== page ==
Two months after Germany's surrender in World War II, British voters dumped the Conservative prime minister who had led the nation to victory -- Winston Churchill -- and replaced him with Clement Attlee, whose Labor Party had won the election in a landslide. Embittered by his defeat, Churchill spurned King George's offer of a knighthood. "I could not accept the Order of the Garter from my sovereign," he said, "when I have received the order of the boot from his people."
Last week, American voters gave Republicans the order of the boot, stripping them of at least 29 seats in the House of Representatives and six in the Senate, and once again making Democrats the kings of Capitol Hill. It was the GOP's worst showing in decades, and since Tuesday analysts galore have been reading the entrails. It is easy to be wise after the event. But consider the judgment rendered by one of the keenest minds in American politics, who explained nearly a week *before* the election why Republican candidates were about to take a beating: "The reason we are at this moment," former president Bill Clinton told a group of Democratic donors on Nov. 1, "is that they do not represent faithfully the Republicans and the more conservative independents in the country. Otherwise, we wouldn't be here tonight. This is a sweeping, deep, big thing." According to the nation's most popular Democrat, in other words, Republicans were about to be punished for having abandoned their Republican principles. Voters were going to demote the GOP not because its agenda had grown too conservative -- but because it hadn't been conservative enough.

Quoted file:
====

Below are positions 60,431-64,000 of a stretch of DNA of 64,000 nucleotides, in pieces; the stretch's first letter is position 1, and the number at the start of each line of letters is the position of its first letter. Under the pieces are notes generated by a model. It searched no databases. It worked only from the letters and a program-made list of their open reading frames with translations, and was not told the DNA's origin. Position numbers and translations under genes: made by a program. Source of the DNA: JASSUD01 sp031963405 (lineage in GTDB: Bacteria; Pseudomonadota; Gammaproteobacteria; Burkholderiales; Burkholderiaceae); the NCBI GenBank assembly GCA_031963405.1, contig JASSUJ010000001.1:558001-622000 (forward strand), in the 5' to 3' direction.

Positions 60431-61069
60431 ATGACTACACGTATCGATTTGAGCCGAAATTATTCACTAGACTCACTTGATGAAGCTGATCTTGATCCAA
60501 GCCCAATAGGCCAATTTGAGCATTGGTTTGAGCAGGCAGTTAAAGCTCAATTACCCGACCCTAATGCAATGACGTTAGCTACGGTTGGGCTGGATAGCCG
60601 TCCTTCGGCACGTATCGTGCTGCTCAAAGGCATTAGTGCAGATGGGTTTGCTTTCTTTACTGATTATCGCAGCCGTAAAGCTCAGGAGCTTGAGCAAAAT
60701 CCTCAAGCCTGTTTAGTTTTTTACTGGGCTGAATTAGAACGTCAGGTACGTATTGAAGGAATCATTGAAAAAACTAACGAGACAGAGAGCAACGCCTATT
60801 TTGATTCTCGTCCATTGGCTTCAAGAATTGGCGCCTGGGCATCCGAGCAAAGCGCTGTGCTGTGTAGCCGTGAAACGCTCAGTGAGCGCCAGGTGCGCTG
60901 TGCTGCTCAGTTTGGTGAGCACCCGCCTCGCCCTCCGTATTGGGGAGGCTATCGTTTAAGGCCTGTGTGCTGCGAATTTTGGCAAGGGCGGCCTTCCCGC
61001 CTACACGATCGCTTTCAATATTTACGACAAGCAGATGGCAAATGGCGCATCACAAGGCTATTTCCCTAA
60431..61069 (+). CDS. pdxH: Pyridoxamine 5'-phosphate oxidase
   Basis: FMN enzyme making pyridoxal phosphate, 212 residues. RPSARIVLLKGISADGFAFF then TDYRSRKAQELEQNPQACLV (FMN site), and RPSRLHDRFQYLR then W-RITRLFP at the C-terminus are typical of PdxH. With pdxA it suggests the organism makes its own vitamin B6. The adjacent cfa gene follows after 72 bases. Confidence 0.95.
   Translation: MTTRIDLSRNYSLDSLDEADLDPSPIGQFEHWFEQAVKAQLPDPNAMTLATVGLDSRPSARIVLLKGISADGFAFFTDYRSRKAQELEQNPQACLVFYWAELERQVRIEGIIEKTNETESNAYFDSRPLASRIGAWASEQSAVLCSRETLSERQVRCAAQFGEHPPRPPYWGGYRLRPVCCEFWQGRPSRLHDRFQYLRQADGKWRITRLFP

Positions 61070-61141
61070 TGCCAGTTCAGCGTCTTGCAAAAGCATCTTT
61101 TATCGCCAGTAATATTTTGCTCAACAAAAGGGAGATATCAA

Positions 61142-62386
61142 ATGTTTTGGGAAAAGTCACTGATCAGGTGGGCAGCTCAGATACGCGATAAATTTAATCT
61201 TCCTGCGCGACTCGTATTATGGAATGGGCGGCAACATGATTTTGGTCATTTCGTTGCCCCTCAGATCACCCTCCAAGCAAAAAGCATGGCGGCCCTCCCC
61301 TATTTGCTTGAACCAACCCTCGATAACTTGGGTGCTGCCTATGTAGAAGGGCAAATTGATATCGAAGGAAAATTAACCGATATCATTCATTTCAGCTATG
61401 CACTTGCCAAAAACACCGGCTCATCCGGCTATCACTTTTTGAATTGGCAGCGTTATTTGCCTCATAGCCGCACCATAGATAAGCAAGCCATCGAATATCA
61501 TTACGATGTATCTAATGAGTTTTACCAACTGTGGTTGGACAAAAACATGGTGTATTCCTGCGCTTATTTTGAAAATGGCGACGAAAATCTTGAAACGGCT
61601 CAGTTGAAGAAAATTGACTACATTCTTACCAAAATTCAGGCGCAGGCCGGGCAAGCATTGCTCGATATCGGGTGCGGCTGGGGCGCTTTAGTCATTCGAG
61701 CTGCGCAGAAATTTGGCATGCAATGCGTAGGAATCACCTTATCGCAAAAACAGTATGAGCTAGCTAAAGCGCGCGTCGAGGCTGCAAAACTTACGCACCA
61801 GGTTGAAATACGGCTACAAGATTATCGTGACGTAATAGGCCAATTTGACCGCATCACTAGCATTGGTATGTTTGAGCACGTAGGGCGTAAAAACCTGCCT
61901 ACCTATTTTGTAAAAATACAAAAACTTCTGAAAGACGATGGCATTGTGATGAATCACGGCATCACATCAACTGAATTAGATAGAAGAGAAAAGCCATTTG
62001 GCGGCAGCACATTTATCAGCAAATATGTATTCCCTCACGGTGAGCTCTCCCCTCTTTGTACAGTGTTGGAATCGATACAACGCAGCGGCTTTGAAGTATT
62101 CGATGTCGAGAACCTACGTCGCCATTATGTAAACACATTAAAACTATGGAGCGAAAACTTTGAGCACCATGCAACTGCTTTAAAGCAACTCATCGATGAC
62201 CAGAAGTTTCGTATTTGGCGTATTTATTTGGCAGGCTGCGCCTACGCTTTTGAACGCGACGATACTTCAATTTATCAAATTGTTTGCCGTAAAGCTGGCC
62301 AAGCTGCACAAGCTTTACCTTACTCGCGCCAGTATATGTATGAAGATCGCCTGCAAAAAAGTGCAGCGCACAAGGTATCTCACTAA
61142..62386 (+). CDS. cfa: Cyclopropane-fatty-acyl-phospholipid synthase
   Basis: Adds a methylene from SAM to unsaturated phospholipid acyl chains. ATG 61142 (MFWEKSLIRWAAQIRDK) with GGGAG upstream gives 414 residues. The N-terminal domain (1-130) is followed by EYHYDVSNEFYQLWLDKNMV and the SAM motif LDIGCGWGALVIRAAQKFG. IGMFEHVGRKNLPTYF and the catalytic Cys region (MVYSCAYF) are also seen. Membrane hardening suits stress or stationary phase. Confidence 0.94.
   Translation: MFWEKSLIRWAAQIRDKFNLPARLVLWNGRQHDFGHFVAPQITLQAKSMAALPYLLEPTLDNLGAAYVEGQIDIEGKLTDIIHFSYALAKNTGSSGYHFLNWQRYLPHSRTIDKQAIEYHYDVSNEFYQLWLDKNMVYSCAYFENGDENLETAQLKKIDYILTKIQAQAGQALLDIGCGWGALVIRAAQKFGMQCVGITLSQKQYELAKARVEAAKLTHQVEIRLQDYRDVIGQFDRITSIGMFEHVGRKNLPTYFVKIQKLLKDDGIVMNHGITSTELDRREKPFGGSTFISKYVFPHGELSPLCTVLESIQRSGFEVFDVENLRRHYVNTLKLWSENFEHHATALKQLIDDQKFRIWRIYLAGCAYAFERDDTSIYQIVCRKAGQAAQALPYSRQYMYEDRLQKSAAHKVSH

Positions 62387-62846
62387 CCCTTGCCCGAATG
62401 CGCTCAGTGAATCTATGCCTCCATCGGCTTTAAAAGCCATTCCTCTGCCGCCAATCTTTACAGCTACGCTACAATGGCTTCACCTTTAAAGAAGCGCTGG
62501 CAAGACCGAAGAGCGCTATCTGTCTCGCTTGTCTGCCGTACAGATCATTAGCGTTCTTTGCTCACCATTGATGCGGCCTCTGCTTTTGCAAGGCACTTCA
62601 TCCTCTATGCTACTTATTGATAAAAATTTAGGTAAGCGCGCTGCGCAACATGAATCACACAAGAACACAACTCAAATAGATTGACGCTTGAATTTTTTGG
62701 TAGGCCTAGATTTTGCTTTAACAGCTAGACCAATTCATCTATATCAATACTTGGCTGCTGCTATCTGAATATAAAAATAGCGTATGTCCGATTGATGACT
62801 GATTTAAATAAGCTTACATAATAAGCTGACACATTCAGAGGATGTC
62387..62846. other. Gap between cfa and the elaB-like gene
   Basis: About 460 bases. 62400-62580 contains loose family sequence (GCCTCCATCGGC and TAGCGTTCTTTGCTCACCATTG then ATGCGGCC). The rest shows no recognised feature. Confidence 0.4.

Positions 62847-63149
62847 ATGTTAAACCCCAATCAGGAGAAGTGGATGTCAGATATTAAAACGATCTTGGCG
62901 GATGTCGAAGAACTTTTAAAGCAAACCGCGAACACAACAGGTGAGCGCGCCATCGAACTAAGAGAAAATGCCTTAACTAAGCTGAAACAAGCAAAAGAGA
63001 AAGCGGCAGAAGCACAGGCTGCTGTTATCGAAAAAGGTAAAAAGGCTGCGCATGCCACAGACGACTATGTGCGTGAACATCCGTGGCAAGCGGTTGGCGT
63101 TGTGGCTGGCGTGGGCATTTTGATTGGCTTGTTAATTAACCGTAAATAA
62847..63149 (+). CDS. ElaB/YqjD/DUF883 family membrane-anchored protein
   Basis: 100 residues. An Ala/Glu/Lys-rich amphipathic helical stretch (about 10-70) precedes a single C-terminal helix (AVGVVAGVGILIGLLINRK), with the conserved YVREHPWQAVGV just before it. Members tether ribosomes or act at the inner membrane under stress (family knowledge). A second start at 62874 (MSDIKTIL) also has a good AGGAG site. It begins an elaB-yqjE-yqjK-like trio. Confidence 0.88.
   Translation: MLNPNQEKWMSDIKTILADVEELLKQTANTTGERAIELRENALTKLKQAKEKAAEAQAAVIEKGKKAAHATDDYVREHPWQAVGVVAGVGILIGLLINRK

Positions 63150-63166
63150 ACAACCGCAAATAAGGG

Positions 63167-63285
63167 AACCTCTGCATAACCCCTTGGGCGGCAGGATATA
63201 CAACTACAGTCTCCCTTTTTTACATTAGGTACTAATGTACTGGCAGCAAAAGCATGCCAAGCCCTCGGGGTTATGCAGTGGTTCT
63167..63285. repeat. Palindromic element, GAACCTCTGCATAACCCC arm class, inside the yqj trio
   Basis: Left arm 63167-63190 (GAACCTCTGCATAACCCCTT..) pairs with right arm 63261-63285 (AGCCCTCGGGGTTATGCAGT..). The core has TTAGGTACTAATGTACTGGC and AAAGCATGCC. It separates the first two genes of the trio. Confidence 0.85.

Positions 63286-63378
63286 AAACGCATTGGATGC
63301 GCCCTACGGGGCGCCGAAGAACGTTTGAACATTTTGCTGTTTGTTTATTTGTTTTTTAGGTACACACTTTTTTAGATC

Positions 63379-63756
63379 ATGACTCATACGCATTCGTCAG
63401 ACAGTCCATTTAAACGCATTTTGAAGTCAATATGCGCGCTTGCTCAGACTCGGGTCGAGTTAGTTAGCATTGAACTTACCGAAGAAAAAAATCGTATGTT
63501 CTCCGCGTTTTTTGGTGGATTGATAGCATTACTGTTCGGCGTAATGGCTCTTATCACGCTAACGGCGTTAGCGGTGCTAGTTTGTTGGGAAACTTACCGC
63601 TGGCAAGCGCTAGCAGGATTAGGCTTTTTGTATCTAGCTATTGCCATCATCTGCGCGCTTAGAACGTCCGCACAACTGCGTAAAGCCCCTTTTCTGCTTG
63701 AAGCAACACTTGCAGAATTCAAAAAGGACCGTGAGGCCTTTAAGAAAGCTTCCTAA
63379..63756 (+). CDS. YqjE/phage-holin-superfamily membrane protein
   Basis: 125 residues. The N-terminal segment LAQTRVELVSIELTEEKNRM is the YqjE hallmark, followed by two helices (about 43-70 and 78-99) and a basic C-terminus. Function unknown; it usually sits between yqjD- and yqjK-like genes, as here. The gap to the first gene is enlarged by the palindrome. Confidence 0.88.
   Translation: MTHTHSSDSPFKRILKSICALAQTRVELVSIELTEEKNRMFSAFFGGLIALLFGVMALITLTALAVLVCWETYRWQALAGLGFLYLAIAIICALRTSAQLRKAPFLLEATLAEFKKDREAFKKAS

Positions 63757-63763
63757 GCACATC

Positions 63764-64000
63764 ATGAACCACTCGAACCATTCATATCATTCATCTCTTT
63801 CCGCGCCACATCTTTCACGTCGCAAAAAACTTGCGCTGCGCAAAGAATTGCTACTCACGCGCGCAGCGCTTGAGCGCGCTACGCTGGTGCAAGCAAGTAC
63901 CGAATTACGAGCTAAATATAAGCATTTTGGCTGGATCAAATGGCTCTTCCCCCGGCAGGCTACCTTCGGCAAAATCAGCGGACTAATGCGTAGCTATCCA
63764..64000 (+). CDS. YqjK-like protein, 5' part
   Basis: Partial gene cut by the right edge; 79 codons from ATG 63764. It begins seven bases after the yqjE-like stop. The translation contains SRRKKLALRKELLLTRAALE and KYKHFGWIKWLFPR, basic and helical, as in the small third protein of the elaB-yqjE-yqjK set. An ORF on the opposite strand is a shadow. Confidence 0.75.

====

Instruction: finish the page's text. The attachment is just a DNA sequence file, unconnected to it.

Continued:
Nov. 7 was a debacle for Republicans, not conservatives. Democrats gained power in Washington, but around the country there was no shortage of evidence that the nation's tectonic shift to the right is still ongoing. For example, another seven states approved constitutional amendments barring same-sex marriage; only in Arizona was a marriage amendment narrowly defeated. The backlash against the Supreme Court's disgraceful 2005 Kelo v. New London decision continued as well, with voters in 10 states adopting new laws to protect property owners from eminent domain abuse.
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